Beautiful, partying Rio
Trip Start Aug 12, 2011
22Trip End Jan 31, 2012
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by Pedro the chef. There was also a great crowd of people
staying there. Plus later in our stay they organized a trip to
a soccer match!!
Our first full day we walked the length of the Botafogo beach and into the Centro district. We spent most of the rest of the day wondering around, getting lost and acquainting ourselves with the city. When we got back to the hostel we drank our complimentary welcome caiparinhas while chatting to some cool French people. Mim certainly relished the chance to speak some French, and it beat trying to learn Portuguese in four days.
That night there was a street party in Lapa, an inner city suburb. This, we discovered, is a regular thing (most Friday nights say), but you've never seen anything quite like it. It extended for blocks and blocks centered around a replica white aqueduct so you could generally figure out where you were. Shop fronts that are just roller doors in the day open up to reveal vast quantities of spirits. Topless built Brazilian males wander about with trays of fluorescent shot glasses. Street drinking is either legal or so prevalent noone is going to change it. There are clubs, gay clubs, transvestite clubs, restaurants with men still in suits out after work at 3am and women just dancing in the street. There were random bands set up in the street and grandmas with the most ancient of eskys selling drinks and kebabs and god knows what else. One of the guys from the hostel watched a group of pickpockets at work. There was all kinds of people, not just the tourists out for a big night but beggars from the favelas, businessmen, hippies and Rastas, pretty much most of Rio's populace seemed like they were out in the street. In short, it was insane - and that is just a regular Friday night. Makes you realize what carnivale might be like!
There are two major lookouts from which you can appreciate why Rio is one of the most beautiful cities in the world. The first is sugarloaf rock, and the second is Christ the Redeemer.
Mim had been hanging out for some samba ever since the first night some of our hostel bunkmates had headed off to Democraticus. We tried to find our own way there to no avail, but we did find the Lapa street party again which seemed to be still going. After hailing a cab and were given the tourist shortcut to the club (it was just around the corner), we entered the samba dance hall Democraticus. There was a stiff door charge that saturday night, due to the band. The club was upstairs and once you got to the top of the stairs it had the feel of an old dance hall. We were ushered to one of the tables around the dance floor. Caipirinhas were soon in hand (sugar cane spirit just goes so well with lime and sugar). The club was quiet, so we sat for a while although it was hard to stay sitting down. The band had two clarinets, a few guitars and a banjo, a keyboard, a sax and they were almost all vocalists. There were probably more instruments, Buena Vista style, but the clarinets stole the show because you just wanted to dance. We realised we had been too early. The club filled up, and the band took a break. The bandmembers could dance almost as well as the club members on the floor, who were easy to pick because they commanded attention. They looked like they were born wearing cummerbunds and flowers in their hair. It was really quite intimidating, but we couldn't resist getting up and having a go when the band got back on stage. Mim managed to attract the attentions of one of the instructors for a dance, who gave her a few tips.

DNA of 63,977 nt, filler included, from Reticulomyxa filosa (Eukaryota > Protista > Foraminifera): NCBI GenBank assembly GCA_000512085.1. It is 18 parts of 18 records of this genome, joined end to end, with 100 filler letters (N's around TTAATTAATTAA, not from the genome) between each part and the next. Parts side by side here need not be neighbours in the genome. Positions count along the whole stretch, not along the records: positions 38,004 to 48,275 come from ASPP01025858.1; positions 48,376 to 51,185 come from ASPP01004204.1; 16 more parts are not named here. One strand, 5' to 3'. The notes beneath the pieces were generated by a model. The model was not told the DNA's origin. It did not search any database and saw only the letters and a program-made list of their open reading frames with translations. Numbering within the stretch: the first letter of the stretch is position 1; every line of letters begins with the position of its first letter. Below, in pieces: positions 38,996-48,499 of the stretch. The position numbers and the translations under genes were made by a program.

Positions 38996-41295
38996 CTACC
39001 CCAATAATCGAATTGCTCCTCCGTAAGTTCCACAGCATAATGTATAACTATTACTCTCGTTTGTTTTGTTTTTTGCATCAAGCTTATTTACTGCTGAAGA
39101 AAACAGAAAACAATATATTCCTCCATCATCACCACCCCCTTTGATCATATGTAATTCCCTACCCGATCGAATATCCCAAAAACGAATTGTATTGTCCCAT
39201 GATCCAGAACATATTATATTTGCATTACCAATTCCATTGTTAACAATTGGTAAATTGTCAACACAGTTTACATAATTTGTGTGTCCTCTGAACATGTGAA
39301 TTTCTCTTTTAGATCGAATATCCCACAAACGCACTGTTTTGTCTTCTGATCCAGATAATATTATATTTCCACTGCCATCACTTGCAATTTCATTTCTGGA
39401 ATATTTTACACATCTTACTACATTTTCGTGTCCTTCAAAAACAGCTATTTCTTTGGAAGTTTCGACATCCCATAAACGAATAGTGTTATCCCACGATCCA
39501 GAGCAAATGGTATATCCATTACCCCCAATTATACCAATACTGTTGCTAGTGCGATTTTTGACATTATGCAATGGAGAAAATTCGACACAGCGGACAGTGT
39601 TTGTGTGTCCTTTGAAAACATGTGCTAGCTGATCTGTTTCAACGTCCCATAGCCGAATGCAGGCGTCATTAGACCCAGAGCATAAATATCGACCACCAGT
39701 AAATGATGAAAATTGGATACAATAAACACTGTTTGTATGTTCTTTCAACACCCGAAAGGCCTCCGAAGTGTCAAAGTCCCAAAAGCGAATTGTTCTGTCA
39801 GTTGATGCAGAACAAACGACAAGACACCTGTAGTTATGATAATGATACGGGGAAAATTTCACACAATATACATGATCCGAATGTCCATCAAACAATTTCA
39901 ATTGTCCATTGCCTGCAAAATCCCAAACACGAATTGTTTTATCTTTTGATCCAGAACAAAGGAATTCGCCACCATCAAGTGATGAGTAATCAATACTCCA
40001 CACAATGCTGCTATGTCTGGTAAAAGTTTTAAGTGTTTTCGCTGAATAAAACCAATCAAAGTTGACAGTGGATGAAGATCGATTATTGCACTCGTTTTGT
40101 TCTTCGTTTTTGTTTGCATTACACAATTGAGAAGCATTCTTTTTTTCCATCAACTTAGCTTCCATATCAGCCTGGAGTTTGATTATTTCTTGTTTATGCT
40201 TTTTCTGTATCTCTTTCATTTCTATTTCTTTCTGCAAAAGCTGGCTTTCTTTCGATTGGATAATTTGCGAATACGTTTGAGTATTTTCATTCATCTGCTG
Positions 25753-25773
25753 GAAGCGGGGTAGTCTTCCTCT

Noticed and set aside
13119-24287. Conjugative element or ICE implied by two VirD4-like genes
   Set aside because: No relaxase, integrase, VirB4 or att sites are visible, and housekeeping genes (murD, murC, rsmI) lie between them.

The breakfast was particularly fine the next morning. Pedro the chef was in a good mood, the hostel's resident hound had had his teeth cleaned with a toothbrush by the chef's wife and was now having a mid-morning siesta helpfully in the centre of the passageway. We were looking
forward to the soccer match - Flamengo vs. Fluminese. We left in a minivan with a group of us from various hostels. The thing is to get there several hours before, in order to a) have a few drinks and indulge in taunting the opposition and b) so you can physically get to the stadium through bad traffic. Not unlike Aussie rules really. Luckily we had a guide!! Not for explaining the rules, more for who the teams were and who was the shoe-in and who was the underdog